Ocean Dead Zones
In the United State alone, over 260 million acres of forests have been cleared to provide land for raising animals to be processed as food. Eighty percent of the Amazon rainforest that has been decimated was removed for cattle ranches, factory farms, or to grow GMO alfalfa, corn, soy and wheat to feed to livestock. If people do not stop eating meat soon, we will lose all of our forests.
These forests are responsible for moderating rainfall. When they are removed, we get less rain. This results in droughts and water shortages.
In addition to moderating rainfall, the trees also store carbon. When they are cut down, more carbon is released into the atmosphere leading to climate change and global warming.
Ocean dead zones are created from excess nitrogen and phosphorus contamination that is derived from crop fertilizer, and animal excrement from factory farms. Each minute in the United States there are over five million pounds of animal feces being excreted in factory farms across the country. In addition, the majority of crops being grown using industrial monocropping methods require staggering amounts of chemical fertilizers. The combination of the pesticides and the animal feces get washed into streams and rivers, and eventually reach the oceans.
The excess nitrogen, phosphorus, and other chemicals trigger massive algae blooms. When the algae dies, it sinks to the ocean floor where bacteria living in the water decompose the dead algae, and use up the oxygen. Because of the lack of oxygen, fish and shellfish suffocate and die.
In 2008, dead zones affected more than 245,000 square kilometers of the planet's ocean, an area approximately the size of the United Kingdom. If we do not revert to organic farming, eliminate GMOs, and end the madness known as animal agriculture, all of the oceans will be dead in a short period of time.
According to the U.S. Department of Agriculture's Census of Agriculture, there are 1.7 million dairy cows, 563,000 beef cattle, 131,000 hogs, 49.6 million broiler chickens, and 19.7 million egg-laying hens on factory farms in California. The amount of water being used to raise these animals is seriously draining our water reservoirs and aquifers. Drawing from the National Geographic water footprint calculator, for every gallon of milk produced, the process requires up to 880 gallons of water.The Midwest Dairy Association reports that the average dairy cow produces up to seven gallons of milk daily. This informs us that each dairy cow is using 6,160 gallons of water each day to produce seven gallons of milk. Not only is cow's milk linked to multiple degenerative diseases and chronic conditions in humans, but clean water is much healthier. We are essentially throwing away 6,153 gallons of water for every seven gallons of milk we consume. With 1.7 million dairy cows on factory farms in the state, at 6,160 gallons per cow, per day, we are consuming 10,472,000,000 gallons of water per day simply for milk production. This comes out to an annual water usage of 3,822,280,000,000 gallons in the state of California simply so that we can drink the milk of another species that is not even designed for us to consume. That is close to four trillion gallons of water each year being wasted to manufacture a product that is –according to nutritionfacts.org -- known to promote breast cancer,prostate cancer, diabetes, heart disease, osteoporosis, and obesity.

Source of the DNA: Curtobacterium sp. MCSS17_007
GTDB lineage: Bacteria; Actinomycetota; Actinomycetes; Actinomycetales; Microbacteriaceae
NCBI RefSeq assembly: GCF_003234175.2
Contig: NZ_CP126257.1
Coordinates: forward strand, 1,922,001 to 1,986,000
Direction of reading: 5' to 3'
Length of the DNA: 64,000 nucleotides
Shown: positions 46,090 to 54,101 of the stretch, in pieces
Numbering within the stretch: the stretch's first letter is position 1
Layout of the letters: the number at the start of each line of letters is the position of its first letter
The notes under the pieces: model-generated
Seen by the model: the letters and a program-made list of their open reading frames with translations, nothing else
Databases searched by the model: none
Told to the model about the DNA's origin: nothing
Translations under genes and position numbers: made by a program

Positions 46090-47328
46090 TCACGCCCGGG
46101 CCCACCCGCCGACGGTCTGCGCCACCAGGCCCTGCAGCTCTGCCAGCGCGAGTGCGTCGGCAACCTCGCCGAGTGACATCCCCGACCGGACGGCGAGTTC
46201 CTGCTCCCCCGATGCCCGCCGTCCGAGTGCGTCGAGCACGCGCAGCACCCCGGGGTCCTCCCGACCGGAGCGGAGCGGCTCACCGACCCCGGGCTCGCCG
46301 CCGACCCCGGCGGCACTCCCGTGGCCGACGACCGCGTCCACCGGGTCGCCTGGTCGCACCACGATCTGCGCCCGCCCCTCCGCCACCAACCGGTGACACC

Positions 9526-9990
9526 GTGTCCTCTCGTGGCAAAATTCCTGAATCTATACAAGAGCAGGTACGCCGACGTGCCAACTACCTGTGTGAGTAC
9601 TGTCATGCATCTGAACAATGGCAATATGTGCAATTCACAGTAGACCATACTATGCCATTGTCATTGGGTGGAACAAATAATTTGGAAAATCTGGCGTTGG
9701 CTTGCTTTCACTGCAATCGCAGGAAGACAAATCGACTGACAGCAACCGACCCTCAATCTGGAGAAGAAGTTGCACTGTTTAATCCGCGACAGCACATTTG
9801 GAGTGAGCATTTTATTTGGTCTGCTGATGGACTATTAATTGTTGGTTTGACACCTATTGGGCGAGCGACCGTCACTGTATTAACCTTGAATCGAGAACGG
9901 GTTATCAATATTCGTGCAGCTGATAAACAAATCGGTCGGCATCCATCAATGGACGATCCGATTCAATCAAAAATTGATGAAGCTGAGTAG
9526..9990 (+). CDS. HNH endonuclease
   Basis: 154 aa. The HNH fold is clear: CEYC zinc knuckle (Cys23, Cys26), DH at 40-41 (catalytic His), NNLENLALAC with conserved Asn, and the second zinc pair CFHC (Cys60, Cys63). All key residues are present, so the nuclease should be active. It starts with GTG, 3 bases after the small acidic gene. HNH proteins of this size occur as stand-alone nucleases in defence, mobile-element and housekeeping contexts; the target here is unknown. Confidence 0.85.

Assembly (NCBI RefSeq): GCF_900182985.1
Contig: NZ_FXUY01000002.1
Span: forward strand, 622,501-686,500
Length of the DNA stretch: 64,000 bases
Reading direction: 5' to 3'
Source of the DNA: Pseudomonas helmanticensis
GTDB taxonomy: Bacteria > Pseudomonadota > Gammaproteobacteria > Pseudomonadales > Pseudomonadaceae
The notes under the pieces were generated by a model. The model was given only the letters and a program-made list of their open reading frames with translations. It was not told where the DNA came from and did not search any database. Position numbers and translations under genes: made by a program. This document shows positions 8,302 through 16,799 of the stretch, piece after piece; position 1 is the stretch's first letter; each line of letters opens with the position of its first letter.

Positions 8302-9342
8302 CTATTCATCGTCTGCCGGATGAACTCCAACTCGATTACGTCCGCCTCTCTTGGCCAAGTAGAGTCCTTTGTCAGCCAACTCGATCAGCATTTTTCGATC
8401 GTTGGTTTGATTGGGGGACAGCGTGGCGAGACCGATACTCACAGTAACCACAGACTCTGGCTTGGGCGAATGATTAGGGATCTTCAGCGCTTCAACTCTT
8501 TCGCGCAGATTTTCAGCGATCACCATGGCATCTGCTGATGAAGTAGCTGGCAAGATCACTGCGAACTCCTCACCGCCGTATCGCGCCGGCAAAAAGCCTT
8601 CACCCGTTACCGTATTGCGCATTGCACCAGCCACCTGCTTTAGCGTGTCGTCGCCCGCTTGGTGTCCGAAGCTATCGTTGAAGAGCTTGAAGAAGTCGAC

The Water Education Foundation indicates that for every pound of beef produced, it requires 2,464 gallons of water. This is also a generous number.Several other reports claim that more water is used per pound. It is also supported that for every pound of pork produced, 1,630 gallons of water are needed, and for every pound of chicken, up to 815 gallons are used. The Oklahoma Department of Agriculture declares that the average 1,000 pound steer will produce around 440 pounds of retail beef cuts, and that the average 250 pound hog will produce around 144 pounds of retail pork cuts. The target weight for a boiler chicken is six pounds. Using these numbers as a base, we can now determine how much water is being used annually for the production of beef, chicken, and pork provided by factory farms in the state of California. The 563,000 beef cattle alone will produce up to 247,720,000 pounds of beef. Using 2,464 gallons of water to produce each pound, we realize that 610,382,080,000 are being used annually in California to produce factory-farmed beef. That is over 610 billion gallons of water. According to David Pimentel, Ph.D., Professor of Ecology and Agricultural Science, Cornell University, we could go two years without a shower and still not save as much water as we do by not eating one pound of beef. From the 131,000 hogs in factory farms,18,864,000 pounds of pork will be produced. At 1,630 gallons of water per pound, this will require 30,748,320,000 gallons. This is over 30 billion gallons of water. Finally, from the 49.6 million boiler chickens in factory farms, at six pounds per chicken, we are looking at 297,600,000 pounds of chicken meat produced. With each pound requiring up to 815 gallons of water, the total annual water usage comes to 242,544,000,000 gallons.